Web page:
House Passes Dignified Burial Act
Article originally printed in the Memorial Business Journal
Not to be lost under all of the “fiscal cliff” posturing over the past two weeks in Congress was the action on December 30 when the House passed, by voice vote, S.3202, the “Dignified Burial and Other Veterans’ Benefits Improvement Act of 2012.” The bill now goes to the president for signature.
According to John H. Fitch Jr., senior vice president of advocacy for the National Funeral Directors Association, the bill was strongly and actively supported by NFDA and includes several key provisions that NFDA has been working to have passed.
Fitch outlined those provisions:
• Requiring the secretary of Veterans Affairs to furnish a casket or urn “of such quality as the secretary considers appropriate for a dignified burial in a national cemetery” for veterans with no next of kin or when sufficient resources for
the burial are not otherwise available. The casket or urn must be in compliance with appropriate industry standards. This provision is effective one year after enactment.
• With respect to the burial, interment or funeral, memorial service or ceremony of a deceased veteran at a national cemetery, the secretary shall ensure that the expressed wishes of the next of kin or other agent of the deceased veteran are respected and given appropriate deference when evaluating whether the event affects the safety and security of the national cemetery and visitors to the cemetery. This provision is effective from and after enactment.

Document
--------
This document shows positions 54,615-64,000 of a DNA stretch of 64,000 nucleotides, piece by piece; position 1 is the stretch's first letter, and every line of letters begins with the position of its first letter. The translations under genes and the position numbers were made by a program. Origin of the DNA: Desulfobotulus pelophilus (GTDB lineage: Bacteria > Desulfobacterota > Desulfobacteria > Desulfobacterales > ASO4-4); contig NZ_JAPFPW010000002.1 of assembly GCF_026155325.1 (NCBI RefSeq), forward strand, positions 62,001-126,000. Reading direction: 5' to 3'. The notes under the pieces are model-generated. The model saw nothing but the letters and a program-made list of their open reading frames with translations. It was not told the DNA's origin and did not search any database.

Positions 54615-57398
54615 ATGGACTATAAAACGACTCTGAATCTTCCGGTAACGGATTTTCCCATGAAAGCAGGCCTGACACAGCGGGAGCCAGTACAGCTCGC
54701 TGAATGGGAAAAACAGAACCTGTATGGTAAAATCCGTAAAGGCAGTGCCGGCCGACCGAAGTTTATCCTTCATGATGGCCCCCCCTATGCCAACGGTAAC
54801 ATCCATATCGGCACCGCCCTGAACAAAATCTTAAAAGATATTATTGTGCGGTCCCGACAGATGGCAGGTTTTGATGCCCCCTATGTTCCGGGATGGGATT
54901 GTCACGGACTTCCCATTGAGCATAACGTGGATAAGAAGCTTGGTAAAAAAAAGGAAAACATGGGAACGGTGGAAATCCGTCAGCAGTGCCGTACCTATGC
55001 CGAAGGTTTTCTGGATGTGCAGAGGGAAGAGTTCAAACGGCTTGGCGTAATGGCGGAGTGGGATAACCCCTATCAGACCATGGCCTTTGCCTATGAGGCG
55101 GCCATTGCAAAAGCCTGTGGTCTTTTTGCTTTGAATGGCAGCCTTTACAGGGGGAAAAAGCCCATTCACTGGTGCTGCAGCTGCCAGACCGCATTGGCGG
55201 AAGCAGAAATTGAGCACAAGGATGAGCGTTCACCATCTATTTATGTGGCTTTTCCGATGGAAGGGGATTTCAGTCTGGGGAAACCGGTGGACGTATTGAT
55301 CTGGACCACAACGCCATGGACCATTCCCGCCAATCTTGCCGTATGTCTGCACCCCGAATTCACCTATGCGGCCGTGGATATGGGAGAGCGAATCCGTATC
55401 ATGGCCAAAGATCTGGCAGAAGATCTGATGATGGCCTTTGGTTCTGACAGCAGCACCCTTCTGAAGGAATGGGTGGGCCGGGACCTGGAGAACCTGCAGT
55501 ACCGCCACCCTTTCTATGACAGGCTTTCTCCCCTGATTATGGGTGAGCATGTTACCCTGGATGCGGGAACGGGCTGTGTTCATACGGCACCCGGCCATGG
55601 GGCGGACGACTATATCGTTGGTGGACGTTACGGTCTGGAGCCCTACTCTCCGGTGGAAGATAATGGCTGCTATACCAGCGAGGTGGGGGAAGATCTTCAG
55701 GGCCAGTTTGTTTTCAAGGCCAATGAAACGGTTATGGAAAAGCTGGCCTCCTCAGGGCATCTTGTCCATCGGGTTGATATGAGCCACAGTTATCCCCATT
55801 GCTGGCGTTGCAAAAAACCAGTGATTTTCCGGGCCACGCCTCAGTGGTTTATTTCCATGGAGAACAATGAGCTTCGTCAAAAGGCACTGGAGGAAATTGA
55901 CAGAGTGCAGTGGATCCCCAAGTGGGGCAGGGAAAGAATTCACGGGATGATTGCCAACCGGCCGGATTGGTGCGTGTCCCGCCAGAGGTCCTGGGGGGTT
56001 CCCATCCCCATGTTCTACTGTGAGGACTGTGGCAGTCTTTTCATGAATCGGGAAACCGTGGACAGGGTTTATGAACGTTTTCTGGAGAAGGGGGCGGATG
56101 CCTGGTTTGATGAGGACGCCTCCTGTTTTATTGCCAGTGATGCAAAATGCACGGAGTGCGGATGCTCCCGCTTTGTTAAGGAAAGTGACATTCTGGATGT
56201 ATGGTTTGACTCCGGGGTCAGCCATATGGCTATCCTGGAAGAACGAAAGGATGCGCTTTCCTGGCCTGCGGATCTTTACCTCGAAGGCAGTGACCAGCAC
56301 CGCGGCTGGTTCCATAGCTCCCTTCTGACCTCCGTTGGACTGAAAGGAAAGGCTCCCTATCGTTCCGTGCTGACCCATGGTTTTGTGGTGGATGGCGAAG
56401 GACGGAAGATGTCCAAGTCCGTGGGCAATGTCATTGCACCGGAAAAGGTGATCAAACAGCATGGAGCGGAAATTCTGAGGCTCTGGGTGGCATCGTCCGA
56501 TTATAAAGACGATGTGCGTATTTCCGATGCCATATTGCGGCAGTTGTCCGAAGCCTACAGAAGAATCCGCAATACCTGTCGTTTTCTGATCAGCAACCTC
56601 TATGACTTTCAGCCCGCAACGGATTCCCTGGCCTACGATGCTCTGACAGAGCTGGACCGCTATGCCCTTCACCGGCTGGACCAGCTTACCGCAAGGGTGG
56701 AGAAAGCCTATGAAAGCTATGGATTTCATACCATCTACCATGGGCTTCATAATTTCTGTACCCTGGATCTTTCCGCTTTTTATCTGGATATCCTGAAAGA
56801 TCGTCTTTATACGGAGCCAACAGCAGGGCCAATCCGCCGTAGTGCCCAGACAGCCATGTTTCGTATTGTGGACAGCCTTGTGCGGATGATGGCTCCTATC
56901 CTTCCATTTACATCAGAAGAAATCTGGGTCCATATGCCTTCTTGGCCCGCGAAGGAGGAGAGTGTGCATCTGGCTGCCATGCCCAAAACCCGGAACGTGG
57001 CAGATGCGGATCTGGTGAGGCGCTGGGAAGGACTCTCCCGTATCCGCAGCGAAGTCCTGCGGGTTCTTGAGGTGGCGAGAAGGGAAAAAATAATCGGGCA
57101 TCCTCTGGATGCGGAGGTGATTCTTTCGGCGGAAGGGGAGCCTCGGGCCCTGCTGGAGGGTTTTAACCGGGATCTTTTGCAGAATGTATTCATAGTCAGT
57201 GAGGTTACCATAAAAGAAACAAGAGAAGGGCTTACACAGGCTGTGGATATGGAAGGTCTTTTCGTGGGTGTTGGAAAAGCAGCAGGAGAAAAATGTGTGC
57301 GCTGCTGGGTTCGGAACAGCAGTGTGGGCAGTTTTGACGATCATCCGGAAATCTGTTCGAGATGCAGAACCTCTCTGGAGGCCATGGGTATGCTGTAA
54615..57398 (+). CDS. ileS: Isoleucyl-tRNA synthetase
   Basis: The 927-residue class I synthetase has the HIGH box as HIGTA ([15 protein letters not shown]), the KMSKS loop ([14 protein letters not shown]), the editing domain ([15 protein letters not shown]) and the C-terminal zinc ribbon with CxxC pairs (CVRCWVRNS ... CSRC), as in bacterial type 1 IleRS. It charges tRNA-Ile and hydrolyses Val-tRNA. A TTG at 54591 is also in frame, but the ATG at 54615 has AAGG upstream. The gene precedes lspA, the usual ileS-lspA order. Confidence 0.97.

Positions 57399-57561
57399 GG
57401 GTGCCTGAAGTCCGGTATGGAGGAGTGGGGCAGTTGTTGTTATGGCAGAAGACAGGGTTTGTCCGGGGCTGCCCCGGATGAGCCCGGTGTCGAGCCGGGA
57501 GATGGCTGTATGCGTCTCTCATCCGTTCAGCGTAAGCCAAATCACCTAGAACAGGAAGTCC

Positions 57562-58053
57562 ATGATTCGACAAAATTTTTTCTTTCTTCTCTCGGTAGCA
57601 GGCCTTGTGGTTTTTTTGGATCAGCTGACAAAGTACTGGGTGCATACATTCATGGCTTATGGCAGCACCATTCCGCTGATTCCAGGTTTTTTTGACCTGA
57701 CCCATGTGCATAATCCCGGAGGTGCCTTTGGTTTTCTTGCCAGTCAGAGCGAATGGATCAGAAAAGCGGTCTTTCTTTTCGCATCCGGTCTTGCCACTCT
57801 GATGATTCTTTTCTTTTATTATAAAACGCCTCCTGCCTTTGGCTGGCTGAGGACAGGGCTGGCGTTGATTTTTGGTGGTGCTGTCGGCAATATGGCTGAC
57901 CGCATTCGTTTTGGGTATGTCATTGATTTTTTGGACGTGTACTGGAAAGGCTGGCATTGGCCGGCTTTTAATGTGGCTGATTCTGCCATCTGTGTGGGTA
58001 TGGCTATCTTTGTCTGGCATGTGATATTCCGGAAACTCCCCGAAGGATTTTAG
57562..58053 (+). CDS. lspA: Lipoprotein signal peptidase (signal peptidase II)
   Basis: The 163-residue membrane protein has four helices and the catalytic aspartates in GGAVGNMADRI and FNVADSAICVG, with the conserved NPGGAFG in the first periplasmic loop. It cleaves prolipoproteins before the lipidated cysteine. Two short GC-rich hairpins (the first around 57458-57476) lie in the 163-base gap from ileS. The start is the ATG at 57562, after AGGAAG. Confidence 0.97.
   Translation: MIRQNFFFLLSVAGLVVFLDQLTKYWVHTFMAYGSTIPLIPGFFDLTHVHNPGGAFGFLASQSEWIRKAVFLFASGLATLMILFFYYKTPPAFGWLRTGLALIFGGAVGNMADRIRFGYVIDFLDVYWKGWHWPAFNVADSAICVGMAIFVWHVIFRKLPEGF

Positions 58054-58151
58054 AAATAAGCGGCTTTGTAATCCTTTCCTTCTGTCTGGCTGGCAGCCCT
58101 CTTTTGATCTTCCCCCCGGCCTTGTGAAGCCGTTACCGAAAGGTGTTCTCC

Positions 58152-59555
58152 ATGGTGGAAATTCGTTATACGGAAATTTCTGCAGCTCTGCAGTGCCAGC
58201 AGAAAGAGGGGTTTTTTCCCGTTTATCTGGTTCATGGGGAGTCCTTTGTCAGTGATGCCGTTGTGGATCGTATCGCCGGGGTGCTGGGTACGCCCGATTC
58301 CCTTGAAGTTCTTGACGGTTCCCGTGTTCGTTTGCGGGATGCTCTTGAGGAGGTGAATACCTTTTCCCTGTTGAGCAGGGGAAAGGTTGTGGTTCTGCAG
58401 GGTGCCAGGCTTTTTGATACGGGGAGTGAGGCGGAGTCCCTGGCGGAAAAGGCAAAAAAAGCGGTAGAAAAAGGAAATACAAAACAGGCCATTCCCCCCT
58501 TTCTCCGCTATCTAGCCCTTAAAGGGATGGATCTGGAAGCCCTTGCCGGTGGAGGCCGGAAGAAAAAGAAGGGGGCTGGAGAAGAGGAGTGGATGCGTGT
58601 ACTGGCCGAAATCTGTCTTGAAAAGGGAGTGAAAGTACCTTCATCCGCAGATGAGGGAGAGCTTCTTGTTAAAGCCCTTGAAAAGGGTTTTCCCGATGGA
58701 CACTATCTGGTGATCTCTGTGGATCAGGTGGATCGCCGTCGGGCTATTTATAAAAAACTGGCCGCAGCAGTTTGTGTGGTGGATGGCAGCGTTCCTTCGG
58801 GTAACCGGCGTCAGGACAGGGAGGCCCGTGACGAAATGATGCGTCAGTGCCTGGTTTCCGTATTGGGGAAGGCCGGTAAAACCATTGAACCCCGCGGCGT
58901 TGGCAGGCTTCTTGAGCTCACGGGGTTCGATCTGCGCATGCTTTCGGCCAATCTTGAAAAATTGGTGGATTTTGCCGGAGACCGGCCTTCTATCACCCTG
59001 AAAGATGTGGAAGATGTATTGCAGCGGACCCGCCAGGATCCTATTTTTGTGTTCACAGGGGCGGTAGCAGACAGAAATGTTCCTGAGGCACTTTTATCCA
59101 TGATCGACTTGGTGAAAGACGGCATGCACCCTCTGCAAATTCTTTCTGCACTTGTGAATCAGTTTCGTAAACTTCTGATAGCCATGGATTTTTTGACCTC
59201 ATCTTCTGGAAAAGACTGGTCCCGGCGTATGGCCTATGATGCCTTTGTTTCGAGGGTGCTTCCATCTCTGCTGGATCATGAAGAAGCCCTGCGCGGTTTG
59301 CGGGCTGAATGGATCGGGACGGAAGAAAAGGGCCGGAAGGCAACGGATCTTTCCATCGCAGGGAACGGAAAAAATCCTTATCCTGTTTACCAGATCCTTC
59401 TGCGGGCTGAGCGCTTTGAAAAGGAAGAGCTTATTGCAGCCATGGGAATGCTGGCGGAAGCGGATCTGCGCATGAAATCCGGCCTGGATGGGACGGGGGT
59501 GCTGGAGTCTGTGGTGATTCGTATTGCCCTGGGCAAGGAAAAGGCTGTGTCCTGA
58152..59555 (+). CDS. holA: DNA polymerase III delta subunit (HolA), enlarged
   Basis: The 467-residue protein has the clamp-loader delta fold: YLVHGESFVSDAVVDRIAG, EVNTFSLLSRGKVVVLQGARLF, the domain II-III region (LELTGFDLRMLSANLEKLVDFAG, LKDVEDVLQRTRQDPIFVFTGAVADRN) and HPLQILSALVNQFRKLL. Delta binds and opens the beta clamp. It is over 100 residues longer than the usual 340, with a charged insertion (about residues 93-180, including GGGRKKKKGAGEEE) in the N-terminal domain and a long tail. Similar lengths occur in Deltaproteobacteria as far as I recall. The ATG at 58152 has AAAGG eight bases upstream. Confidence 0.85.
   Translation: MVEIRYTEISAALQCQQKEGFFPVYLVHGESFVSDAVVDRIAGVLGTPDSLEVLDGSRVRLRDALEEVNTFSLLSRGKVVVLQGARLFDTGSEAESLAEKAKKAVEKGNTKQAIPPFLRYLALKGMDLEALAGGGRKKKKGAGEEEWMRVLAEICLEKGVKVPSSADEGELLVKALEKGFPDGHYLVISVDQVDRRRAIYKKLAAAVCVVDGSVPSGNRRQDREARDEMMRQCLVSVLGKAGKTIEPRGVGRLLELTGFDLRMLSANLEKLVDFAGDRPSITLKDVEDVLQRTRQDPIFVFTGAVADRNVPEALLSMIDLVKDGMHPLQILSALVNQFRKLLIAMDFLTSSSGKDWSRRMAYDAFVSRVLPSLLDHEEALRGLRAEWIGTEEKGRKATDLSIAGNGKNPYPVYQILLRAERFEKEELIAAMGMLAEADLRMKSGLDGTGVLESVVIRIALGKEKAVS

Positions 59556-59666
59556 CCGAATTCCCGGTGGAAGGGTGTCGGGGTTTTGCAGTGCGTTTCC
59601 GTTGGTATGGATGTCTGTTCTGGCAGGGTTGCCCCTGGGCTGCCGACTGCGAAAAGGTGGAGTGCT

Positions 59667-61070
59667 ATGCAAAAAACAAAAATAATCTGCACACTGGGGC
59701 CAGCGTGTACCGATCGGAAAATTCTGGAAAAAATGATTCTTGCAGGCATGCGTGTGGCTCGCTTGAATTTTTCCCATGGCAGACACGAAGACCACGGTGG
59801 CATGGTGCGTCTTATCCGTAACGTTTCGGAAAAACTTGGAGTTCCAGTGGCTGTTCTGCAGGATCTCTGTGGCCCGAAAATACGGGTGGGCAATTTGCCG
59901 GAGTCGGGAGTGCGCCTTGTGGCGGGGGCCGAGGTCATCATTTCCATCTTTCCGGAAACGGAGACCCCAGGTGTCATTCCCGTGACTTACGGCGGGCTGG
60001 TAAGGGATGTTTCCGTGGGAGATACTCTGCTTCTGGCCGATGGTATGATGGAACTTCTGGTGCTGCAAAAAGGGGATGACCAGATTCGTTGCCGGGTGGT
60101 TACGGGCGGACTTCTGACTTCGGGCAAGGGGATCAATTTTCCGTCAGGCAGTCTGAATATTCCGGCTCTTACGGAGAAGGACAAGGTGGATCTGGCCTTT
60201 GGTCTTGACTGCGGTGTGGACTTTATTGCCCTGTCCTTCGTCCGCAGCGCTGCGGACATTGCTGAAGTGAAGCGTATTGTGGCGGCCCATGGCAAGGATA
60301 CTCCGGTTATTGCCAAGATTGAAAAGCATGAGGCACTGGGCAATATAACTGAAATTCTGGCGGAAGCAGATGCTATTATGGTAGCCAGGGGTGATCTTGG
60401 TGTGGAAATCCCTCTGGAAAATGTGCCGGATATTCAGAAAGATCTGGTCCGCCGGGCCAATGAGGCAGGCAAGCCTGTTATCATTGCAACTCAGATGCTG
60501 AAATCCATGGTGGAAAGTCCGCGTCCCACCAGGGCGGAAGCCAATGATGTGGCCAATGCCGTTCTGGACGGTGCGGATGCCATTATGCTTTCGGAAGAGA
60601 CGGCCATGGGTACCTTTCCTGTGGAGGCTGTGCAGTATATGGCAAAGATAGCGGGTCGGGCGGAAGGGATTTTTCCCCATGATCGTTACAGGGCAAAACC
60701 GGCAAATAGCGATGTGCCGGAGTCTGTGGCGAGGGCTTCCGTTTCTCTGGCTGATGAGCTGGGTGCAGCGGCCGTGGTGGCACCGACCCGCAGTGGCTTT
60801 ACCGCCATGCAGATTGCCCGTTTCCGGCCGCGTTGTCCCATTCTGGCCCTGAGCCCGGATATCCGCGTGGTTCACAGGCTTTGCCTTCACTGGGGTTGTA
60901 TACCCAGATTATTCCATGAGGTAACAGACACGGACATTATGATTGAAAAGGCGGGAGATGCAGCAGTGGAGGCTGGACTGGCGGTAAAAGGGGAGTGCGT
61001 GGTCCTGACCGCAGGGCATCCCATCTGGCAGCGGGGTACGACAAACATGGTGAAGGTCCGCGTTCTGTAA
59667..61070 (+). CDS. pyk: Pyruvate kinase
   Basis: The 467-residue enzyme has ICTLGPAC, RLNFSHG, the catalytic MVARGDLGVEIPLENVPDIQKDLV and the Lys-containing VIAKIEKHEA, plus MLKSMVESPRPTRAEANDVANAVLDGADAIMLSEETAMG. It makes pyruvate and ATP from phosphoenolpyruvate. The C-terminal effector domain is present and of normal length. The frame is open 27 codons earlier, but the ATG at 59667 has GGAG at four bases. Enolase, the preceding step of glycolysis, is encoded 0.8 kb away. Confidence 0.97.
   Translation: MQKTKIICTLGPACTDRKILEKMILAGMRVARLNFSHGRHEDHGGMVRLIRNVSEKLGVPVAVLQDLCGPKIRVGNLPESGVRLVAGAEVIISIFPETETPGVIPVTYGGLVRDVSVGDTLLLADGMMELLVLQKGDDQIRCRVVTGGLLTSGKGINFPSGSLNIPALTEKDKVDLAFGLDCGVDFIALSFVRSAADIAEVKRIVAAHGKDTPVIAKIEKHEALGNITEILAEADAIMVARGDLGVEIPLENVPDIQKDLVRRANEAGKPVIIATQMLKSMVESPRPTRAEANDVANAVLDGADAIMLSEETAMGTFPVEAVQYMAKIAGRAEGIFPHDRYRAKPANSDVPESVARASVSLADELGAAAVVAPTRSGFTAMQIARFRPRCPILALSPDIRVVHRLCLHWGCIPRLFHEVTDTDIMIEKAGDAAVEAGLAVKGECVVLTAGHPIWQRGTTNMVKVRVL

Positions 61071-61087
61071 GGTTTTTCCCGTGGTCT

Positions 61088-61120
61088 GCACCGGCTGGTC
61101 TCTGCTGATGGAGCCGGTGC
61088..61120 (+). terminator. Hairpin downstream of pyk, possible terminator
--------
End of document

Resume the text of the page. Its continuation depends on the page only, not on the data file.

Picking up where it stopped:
• The secretary shall give access to any honor guard unit, including those of any VSO [Veterans’ Service Organization] or other non-governmental group providing services to the deceased veteran, to public areas of a national cemetery if requested by the next of kin or other authorized agent. This provision is effective from and after enactment.
• With respect to each deceased veteran who is transported to a national cemetery for burial, the secretary shall ensure that the local medical examiner, funeral director, county service group or other entity responsible for the body of the deceased veteran before such transportation submits to the secretary (a) whether the deceased was cremated and (b) steps taken to ensure that the deceased veteran has no next of kin. [NOTE: A deceased veteran described in this subsection is one who has no next of kin or other person claiming the body of the deceased veteran and who does not have sufficient resources for furnishing a casket or urn.] The secretary shall pay the funeral expenses and transportation costs for the deceased veteran. This provision takes effect 180 days after enactment.
• The secretary shall cooperate with VSOs to assist entities (funeral homes) in possession of unclaimed or abandoned human remains to determine if such remains are those of a veteran or other individual eligible for burial in a national cemetery under the jurisdiction of the secretary. This provision is effective one year after enactment.
“Suffice it to say, this is a major victory for our nation’s veterans,” Fitch said.